10 Minute Read
You might be hearing some buzz in the media about which employee benefits are the best. And when it comes to financial wellness, there’s way too much stress and confusion.
Here’s the problem: Most American workers are struggling to get by. At the same time, we’re seeing too many fake or inadequate benefits programs that do little or nothing to relieve the real financial stress that so many are feeling.
So what’s the latest industry take on helping employees with their money? Something awful called “financial flexibility”! What’s wrong with it? It’s messing with the way employees see their money and leading them to make a bad financial situation even worse.
Financial Flexibility Instead of Financial Wellness?
Financial flexibility might sound like a smart idea—after all, who doesn’t want to make their dollars stretch further? But it’s actually a smooth-sounding name for a rough pill to swallow. What they’re packaging as flexibility turns out to be a financial straitjacket once you try it on for size.
Here’s how the thinking goes: Since employees are having as much trouble as ever getting by, with most living paycheck to paycheck and deeply in debt, we’re seeing employee benefits pushing for what they call flexibility. They’re teaching people to drop meaningful goals like getting out of debt or building wealth. Can you imagine the way the conversation went in that marketing brainstorm?
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“And we’ll call it financial flexibility! The old definition of financial wellness—setting goals to get out of debt, save for emergencies, and build wealth—is way too hard for people to accomplish these days. Let’s be flexible and give them benefits that make it easier to borrow money and not have to think so hard about finances. It’s genius!”
Yes, that’s what’s currently passing for a hot employee benefit in the market! There was even a recent industry article about the idea with this headline: “Move over financial wellness. It’s time for financial flexibility.”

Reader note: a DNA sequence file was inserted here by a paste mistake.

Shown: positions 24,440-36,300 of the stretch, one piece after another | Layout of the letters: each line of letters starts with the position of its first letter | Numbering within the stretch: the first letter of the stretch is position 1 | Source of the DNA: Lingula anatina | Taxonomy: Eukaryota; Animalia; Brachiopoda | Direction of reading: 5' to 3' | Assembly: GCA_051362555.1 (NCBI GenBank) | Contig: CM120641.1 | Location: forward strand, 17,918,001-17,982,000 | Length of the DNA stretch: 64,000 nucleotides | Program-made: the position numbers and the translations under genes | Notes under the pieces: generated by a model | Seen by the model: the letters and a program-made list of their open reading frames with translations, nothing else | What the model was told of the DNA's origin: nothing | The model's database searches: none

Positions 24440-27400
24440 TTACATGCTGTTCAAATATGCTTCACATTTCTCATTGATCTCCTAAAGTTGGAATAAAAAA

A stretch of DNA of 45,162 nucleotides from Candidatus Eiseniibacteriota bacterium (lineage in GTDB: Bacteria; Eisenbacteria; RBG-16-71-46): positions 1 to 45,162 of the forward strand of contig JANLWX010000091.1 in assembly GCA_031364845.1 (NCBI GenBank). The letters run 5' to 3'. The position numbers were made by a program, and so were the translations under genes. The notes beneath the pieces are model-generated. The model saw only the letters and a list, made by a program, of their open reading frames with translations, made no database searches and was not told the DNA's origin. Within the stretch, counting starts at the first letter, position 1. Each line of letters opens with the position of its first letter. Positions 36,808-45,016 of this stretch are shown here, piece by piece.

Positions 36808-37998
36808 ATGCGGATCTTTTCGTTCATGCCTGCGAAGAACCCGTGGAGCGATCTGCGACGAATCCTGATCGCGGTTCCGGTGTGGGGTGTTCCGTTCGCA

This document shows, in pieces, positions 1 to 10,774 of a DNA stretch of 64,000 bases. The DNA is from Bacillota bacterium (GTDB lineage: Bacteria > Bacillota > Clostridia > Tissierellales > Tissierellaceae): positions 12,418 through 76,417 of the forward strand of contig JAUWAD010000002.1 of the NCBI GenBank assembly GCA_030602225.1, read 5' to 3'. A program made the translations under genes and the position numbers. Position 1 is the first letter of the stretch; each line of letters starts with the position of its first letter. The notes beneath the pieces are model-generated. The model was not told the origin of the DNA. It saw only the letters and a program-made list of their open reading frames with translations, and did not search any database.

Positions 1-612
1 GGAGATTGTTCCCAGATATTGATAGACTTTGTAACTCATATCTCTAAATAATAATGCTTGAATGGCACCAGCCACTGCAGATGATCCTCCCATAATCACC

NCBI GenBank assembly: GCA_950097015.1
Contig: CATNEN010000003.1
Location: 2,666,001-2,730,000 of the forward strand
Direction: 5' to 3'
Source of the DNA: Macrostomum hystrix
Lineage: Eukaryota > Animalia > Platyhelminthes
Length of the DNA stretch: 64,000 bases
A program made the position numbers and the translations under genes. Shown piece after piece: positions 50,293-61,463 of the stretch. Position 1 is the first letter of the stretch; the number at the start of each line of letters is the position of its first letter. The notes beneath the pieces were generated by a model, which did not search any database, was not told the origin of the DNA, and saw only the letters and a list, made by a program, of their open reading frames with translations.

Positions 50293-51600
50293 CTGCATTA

This is so bass-ackwards you want to flip the article upside down to try and make it make some sense. But no matter how you look at it, financial flexibility is a mixed-up mess.
All kinds of so-called “experts” are telling employers they can solve their workers’ money troubles with quick fixes instead of getting to the root of people’s financial issues. It’s like they’re tired of the struggle to help employees grow financially, so they’re saying we’d better just go ahead and help make employees comfortable where they are.
Folks, just making people “feel comfortable” without helping them to get better is like a dentist numbing a rotten tooth and forgetting to fix the cavity. That’s not really helping anyone! You can call it flexible, comfortable or any other marketing term you choose, but it’s not doing anything to get people moving in a healthier direction!
When you’ve met as many people as we have who made the dream happen (and we’ve met millions of them), you can never accept all this talk about impossibility. Financial flexibility is a pretty label for a hot mess.
Let’s see what kinds of benefits these jokers are promoting as the great replacement for real financial wellness so you’ll know what to avoid.
1. Payday Advances and Low-Interest Loan Programs
This one gets our blood boiling. In the name of financial flexibility, we’re seeing people offer quick fixes like loans or payday advance programs where employees can receive their pay instantly instead of waiting two weeks for a paycheck. The claim is it will help people avoid paying high interest rates at a payday loan provider or late fees for missing their bill payments.
There’s no reason any employer should be encouraging workers to go into debt! And it’s even more crazy to do this under the name of financial wellness! Here are a few of the problems with this scheme: